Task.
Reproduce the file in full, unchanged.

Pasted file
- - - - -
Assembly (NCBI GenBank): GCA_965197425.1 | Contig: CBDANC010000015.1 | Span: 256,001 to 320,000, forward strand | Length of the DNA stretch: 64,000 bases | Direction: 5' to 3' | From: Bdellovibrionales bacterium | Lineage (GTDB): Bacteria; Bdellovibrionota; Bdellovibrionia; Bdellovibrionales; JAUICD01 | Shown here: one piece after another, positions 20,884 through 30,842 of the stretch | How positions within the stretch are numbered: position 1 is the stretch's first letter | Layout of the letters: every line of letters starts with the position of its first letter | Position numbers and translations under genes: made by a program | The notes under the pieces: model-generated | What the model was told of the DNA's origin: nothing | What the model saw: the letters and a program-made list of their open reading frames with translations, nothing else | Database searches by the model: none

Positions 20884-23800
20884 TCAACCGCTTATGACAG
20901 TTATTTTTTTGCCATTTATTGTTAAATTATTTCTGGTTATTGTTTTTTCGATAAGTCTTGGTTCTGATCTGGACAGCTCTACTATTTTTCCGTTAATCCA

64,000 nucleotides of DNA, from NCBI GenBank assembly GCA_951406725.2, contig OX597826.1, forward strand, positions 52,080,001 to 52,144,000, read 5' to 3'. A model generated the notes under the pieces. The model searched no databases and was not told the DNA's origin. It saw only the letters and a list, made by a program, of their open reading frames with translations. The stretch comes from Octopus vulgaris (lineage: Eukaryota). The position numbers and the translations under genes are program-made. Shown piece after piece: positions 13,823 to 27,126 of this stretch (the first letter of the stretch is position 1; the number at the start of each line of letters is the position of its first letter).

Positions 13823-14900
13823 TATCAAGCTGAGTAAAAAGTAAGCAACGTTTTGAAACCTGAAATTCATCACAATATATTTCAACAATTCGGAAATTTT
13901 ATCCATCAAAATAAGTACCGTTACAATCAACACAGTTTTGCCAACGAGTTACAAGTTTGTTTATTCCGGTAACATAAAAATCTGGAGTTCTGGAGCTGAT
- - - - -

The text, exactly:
Assembly (NCBI GenBank): GCA_965197425.1 | Contig: CBDANC010000015.1 | Span: 256,001 to 320,000, forward strand | Length of the DNA stretch: 64,000 bases | Direction: 5' to 3' | From: Bdellovibrionales bacterium | Lineage (GTDB): Bacteria; Bdellovibrionota; Bdellovibrionia; Bdellovibrionales; JAUICD01 | Shown here: one piece after another, positions 20,884 through 30,842 of the stretch | How positions within the stretch are numbered: position 1 is the stretch's first letter | Layout of the letters: every line of letters starts with the position of its first letter | Position numbers and translations under genes: made by a program | The notes under the pieces: model-generated | What the model was told of the DNA's origin: nothing | What the model saw: the letters and a program-made list of their open reading frames with translations, nothing else | Database searches by the model: none

Positions 20884-23800
20884 TCAACCGCTTATGACAG
20901 TTATTTTTTTGCCATTTATTGTTAAATTATTTCTGGTTATTGTTTTTTCGATAAGTCTTGGTTCTGATCTGGACAGCTCTACTATTTTTCCGTTAATCCA

64,000 nucleotides of DNA, from NCBI GenBank assembly GCA_951406725.2, contig OX597826.1, forward strand, positions 52,080,001 to 52,144,000, read 5' to 3'. A model generated the notes under the pieces. The model searched no databases and was not told the DNA's origin. It saw only the letters and a list, made by a program, of their open reading frames with translations. The stretch comes from Octopus vulgaris (lineage: Eukaryota). The position numbers and the translations under genes are program-made. Shown piece after piece: positions 13,823 to 27,126 of this stretch (the first letter of the stretch is position 1; the number at the start of each line of letters is the position of its first letter).

Positions 13823-14900
13823 TATCAAGCTGAGTAAAAAGTAAGCAACGTTTTGAAACCTGAAATTCATCACAATATATTTCAACAATTCGGAAATTTT
13901 ATCCATCAAAATAAGTACCGTTACAATCAACACAGTTTTGCCAACGAGTTACAAGTTTGTTTATTCCGGTAACATAAAAATCTGGAGTTCTGGAGCTGAT